The third annual Animation Is Film festival kicked off on Oct. 18 in Los Angeles with the United States premiere of Makoto Shinkai’s latest Japan box-office hit, “Weathering With You,” followed by an onstage Q&A with Shinkai, who flew in from Tokyo for the event. Demand for tickets was so fierce that organizers added a second overflow screening at the city’s historic TCL Chinese Theater on Hollywood Boulevard.

According to festival founder Eric Beckman, CEO of U.S. distributor GKIDS, tickets to the second screening sold out in “less than three minutes.”

Six years after the global anime industry was jolted by the retirement of its most loved and bankable artist, Studio Ghibli director Hayao Miyazaki, developments in the North American market are transforming 2019 into a banner year. Through consolidation, the flowering of streaming media platforms and unexpected cash infusions, the anime business on the other side of the Pacific is rising to new levels of maturation and scale.

The day before the festival, WarnerMedia announced that all Studio Ghibli films, which the studio had previously refused to release digitally, would be made available to stream on its HBO Max site, set for launch next spring. (And, of course, Miyazaki himself is now out of retirement and working on his next film.)

Dedicated distributors and streaming platforms Funimation and Crunchyroll, both absorbed over the past two years by bigger players, are now being repositioned for growth by their respective parent companies. This September, Sony merged Funimation, which it acquired in 2017, with its Tokyo-headquartered anime arm, Aniplex, expanding its reach to 49 countries in 10 languages. Crunchyroll, under the umbrella of AT&T, is currently being folded into WarnerMedia but will likely retain its stand-alone status as a home for anime among a wider range of entertainment options.

This summer, the Japanese government finally put some serious skin into the international anime game through its Cool Japan Fund, long-pilloried for being badly named and poorly managed. In August, the fund made a $30 million investment in Sentai Filmworks, an independent Texas-based North American licensing firm, best known for presenting hit titles such as K-On! and Ninja Scroll. The cash infusion will go toward supporting Sentai’s own freshly minted streaming platform, HIDIVE, an alternative to the Sony and Time Warner heavyweights.

The government’s Cool Japan investment may also be a concession. “I feel like they basically acknowledged that they don’t know how to execute outside of Japan,” says anime executive Dallas Middaugh, a 20-year veteran of the U.S. manga and anime markets. “They tried with (discontinued streaming site) Daisuki a few years ago. Now they’ve realized that their best bet is to find an existing player in America. And Sony and Time Warner don’t need that money.”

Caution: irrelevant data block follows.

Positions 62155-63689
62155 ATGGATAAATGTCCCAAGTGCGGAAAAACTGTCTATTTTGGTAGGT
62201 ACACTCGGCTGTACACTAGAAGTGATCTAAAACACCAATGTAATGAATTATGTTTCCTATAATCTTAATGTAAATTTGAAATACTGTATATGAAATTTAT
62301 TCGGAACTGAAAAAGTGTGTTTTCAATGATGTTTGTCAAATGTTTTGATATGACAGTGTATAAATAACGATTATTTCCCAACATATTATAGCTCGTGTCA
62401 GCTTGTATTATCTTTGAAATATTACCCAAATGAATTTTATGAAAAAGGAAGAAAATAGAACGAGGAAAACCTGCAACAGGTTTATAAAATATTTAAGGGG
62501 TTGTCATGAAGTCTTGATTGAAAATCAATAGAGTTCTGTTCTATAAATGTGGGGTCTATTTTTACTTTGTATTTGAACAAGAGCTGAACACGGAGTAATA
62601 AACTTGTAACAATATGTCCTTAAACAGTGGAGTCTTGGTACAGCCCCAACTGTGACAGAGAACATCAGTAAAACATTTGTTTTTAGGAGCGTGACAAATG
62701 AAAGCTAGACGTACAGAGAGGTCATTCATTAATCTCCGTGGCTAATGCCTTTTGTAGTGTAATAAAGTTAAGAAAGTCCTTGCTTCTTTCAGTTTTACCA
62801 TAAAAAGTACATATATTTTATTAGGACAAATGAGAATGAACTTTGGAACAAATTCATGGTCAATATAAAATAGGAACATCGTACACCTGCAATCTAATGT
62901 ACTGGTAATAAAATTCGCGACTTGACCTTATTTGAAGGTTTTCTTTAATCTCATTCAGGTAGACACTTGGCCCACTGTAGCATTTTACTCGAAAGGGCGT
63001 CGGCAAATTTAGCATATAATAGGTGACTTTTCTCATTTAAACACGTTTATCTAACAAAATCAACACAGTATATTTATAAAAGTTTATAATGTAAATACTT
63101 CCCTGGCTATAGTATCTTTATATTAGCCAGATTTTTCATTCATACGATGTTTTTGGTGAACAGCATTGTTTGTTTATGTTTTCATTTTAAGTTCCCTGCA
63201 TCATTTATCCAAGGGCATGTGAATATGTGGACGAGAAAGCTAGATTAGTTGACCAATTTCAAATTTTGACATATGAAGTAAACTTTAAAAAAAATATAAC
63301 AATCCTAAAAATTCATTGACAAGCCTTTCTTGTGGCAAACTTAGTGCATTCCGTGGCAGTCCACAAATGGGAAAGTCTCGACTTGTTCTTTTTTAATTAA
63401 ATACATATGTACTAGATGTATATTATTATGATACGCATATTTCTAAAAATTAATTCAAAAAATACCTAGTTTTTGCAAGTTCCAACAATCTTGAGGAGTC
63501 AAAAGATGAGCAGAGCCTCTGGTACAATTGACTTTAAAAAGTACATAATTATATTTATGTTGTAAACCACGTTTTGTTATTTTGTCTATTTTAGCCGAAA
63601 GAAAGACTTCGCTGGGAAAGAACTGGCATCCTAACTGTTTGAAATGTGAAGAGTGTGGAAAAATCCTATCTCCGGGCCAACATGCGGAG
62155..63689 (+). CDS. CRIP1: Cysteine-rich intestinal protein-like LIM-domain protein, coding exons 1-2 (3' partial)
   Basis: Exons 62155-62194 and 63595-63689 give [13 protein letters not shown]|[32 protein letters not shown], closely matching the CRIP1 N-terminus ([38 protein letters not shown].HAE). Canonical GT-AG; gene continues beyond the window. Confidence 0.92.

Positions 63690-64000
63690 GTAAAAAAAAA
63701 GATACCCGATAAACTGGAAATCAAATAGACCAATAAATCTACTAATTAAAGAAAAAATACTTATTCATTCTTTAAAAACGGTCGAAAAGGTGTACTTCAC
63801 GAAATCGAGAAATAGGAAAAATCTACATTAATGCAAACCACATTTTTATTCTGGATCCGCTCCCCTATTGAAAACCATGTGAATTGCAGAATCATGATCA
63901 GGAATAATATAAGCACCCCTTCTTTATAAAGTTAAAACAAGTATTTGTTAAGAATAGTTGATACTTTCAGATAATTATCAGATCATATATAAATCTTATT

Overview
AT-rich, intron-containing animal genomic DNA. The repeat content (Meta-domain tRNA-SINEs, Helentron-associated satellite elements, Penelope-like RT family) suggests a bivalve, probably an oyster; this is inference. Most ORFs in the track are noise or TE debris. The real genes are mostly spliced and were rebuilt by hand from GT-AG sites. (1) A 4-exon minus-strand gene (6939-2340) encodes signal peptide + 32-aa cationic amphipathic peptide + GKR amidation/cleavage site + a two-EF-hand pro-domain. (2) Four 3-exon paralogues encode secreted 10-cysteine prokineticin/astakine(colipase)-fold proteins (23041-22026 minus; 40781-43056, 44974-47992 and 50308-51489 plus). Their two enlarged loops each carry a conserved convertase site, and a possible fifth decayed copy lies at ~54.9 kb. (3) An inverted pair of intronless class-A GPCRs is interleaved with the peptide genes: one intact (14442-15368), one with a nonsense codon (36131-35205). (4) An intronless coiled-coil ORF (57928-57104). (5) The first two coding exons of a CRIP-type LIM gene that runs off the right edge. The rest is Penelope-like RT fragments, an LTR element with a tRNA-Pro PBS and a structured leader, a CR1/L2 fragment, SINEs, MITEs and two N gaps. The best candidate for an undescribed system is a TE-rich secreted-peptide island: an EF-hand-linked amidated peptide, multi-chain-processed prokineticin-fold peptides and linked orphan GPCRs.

In a speech he gave earlier this year at Project Anime, a bi-annual industry conference held in Los Angeles and Tokyo, Middaugh summarized the perfect storm of factors transforming the 2019 global business: Japan’s declining population and a fast-expanding fan base overseas has drawn the attention and commitment of the world’s major media companies.

“We’ve spent most of the past decade viewing U.S. anime as a rivalry between, primarily, Funimation and Crunchyroll,” he said. “On the surface, it still is, but underneath that, it’s now Sony versus WarnerMedia, with Netflix raising the stakes for good measure.”

International co-productions with Japanese studios, like Netflix’s recent “Cannon Busters” series, have now become almost commonplace. Producer and writer Eric Calderon, studio head of Octopie, an animation company founded by the Russo brothers of “Avengers” fame, was a pioneer of such transnational collaborations when he pulled together teams from three countries — Japan, the U.S. and U.K. — for 2007’s “Afro Samurai,” which was nominated for two Emmy Awards.

Calderon believes that spikes in communication, travel and the number of foreign artists and producers living and working in Japan over the past seven years have helped the industry evolve from a creative backwater, however rich in intellectual properties, into a global reservoir.

“There are still a lot of failures and letdowns, but the successes are starting to rise and grow,” he says. “Today you see American video games that suddenly have Japanese-made openings. It’s no longer a new idea now to collaborate with Japan.”

Calderon had direct experience with the Japanese industry’s growing pains. While “Afro Samurai” found both critical and commercial success, with A-list stars like Samuel L. Jackson, Lucy Liu and Wu Tang Clan’s RZA contributing their vocal talents, other projects, like Calderon’s original anime series from the same year, “The Five Killers,” barely left the starting gate.

The Japanese director disagreed with nearly all of Calderon’s ideas and, as a non-Japanese in a tightly hierarchical business, he had little status and received scant respect.

The difference today, he says, is not just the amount of money being devoted to anime projects, but where it’s coming from. Financing from one or two international investors instead of a domestic consortium means that the financiers have opinions and demands, and aren’t afraid to air them.

But foreign money can be fickle, and industry professionals on both sides of the Pacific well recall the bubbles and bursts of the past. Sony’s Funimation general manager, Colin Decker, says his company is taking the long view of 2019’s tectonic shifts, focusing more on sustaining a healthy anime ecosystem than churning out hits. “Surges of money coming and going is not good for any of us.”

Roland Kelts is the author of “Japanamerica: How Japanese Pop Culture has Invaded the U.S.” and is a visiting lecturer at Waseda University.

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